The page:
The American publics infatuation with Santa Claus at the turn of the 20th century was not something new. Manufacturers and advertisers had been making use of the jolly old elf ever since 1823, when the Troy (N.Y.) Sentinel anonymously published Clement Clark Moores A Visit from St. Nicholas.
Century-Old Yuletide Treasures
Novelty Santa Claus Postcards
In 1858, for instance, a bank in Boston issued $5 bills (in those days, banks could circulate their own currency) picturing Santa in his sleigh soaring over a rooftop. About the same time, M.A. Housted created a figural Santa bottle. Collectors are more familiar with the myriad of beautifully lithographed Victorian-era trade cards of Santa that merchants handed out to customers and companies stuffed into packages of their products.
Of all the holidays so vigorously celebrated by postcard publishers a century ago, the Christmas season was far and away the winner. And of all the images on Christmas postcards, Santas was undeniably the favorite. There are easily 2,500 different full-length and head-and-shoulder Santa postcards crammed into more than 250 identifiable sets from about 50 different major pre-World War I publishers.
With such broad competition, its not surprising that firms experimented with Santa Claus novelties. What they accomplished gave collectors, then and now, exciting things to search for and to enjoy.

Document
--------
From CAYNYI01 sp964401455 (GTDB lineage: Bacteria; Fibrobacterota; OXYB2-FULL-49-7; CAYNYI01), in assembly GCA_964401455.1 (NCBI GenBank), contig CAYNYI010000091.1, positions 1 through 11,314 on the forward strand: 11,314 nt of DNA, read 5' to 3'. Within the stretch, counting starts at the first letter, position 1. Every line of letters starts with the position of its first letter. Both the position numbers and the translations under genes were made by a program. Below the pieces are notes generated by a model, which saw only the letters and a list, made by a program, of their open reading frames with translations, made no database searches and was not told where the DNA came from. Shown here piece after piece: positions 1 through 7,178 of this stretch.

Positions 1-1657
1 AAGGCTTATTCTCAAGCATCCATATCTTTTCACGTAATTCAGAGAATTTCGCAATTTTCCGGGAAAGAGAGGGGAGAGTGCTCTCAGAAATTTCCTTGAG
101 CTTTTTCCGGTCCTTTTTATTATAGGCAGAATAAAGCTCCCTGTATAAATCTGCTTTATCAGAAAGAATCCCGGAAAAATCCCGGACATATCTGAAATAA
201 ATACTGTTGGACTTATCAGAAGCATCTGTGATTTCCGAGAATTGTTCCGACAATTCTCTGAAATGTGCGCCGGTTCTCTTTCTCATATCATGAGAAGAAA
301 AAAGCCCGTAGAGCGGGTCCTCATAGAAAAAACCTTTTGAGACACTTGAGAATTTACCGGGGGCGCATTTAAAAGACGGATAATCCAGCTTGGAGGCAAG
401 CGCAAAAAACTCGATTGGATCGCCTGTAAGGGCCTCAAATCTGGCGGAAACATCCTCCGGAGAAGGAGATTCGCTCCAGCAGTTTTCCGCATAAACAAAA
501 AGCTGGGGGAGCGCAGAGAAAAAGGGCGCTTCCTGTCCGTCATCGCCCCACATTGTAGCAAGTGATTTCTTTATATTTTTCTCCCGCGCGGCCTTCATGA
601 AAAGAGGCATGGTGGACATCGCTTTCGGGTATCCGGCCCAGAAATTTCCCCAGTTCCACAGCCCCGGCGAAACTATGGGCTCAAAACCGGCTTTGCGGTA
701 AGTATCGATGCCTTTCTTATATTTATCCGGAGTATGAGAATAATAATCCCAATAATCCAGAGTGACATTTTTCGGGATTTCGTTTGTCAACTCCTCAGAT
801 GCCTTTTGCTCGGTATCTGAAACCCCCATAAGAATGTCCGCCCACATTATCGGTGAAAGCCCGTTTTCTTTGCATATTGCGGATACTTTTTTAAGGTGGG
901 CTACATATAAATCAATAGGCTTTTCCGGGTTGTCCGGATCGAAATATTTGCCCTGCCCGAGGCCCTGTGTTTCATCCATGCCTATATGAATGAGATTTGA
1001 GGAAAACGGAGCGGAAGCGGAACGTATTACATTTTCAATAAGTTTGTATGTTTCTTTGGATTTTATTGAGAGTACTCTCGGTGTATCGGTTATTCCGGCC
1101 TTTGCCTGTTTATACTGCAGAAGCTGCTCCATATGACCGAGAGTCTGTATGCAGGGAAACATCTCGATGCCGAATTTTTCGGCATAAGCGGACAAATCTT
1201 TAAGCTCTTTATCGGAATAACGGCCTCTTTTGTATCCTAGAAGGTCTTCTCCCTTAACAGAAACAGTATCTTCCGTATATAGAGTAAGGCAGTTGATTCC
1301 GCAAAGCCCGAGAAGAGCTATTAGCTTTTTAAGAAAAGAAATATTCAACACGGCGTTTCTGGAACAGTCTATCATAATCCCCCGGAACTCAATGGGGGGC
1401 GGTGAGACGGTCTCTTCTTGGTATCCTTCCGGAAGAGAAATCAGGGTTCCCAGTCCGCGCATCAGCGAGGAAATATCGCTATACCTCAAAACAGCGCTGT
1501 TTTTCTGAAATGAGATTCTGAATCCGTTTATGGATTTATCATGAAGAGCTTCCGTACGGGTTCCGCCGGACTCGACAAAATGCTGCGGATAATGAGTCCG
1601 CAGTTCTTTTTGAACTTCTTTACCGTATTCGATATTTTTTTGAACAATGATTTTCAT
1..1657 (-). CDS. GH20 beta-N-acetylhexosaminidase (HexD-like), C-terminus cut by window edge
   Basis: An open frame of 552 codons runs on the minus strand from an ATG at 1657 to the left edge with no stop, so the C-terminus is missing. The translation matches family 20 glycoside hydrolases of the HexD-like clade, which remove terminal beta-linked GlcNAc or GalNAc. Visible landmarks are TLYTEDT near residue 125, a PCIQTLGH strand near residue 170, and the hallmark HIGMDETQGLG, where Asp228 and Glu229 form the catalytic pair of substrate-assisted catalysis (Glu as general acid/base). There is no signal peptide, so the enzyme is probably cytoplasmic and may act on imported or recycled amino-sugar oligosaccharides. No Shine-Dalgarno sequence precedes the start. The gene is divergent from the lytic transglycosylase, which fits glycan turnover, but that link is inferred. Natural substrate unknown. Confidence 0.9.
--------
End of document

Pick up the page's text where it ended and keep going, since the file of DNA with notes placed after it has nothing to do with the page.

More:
Most of the innovations and curiosities came from Europe. Leading publishers on that continent annually exported thousands of tons of postcards to this country before the imposition of restrictive tariff laws closed the gates around 1910.
The adaptation of the die-cut, hold-to-light process, a European invention, came early and was led by the German firms of D.R.G.M. (Gesetzli) and W. Hagelberg. Gesetzli converted many of its regular Santa designs, some drawn by the artist Mailick, to the hold-to-light form. A number of unknown publishers of greetings cards also joined the field, most of them using illustrations available from their other postcards.
Being Europeans, the Santas are usually dressed in brown, blue, purple, or some color other than red. The St. Nicholas or Father Christmas images are often seen without reindeer and sled, traveling through the snow on foot.
Hold-to-light Santas are totally delightful. Viewed against a strong light, the images of tree ornaments, doors, windows, and stars simply explode with color. These postcards are truly the crowning glory of any Santa Claus collection.
Another hold-to-light variety - the transparencies - were also popular novelties. Produced mainly by Woolstone Brothers, a large British firm, they almost always used the same designs seen on other postcards: a typical Christmas portrayal of children, presents, and tree; a warm indoor setting; or a nostalgic outdoor snow scene. Then when the light hits the card, who appears? None other than our friend, Kris Kringle! These, too, were heavily exported to this country.
Appliqués and Add-ons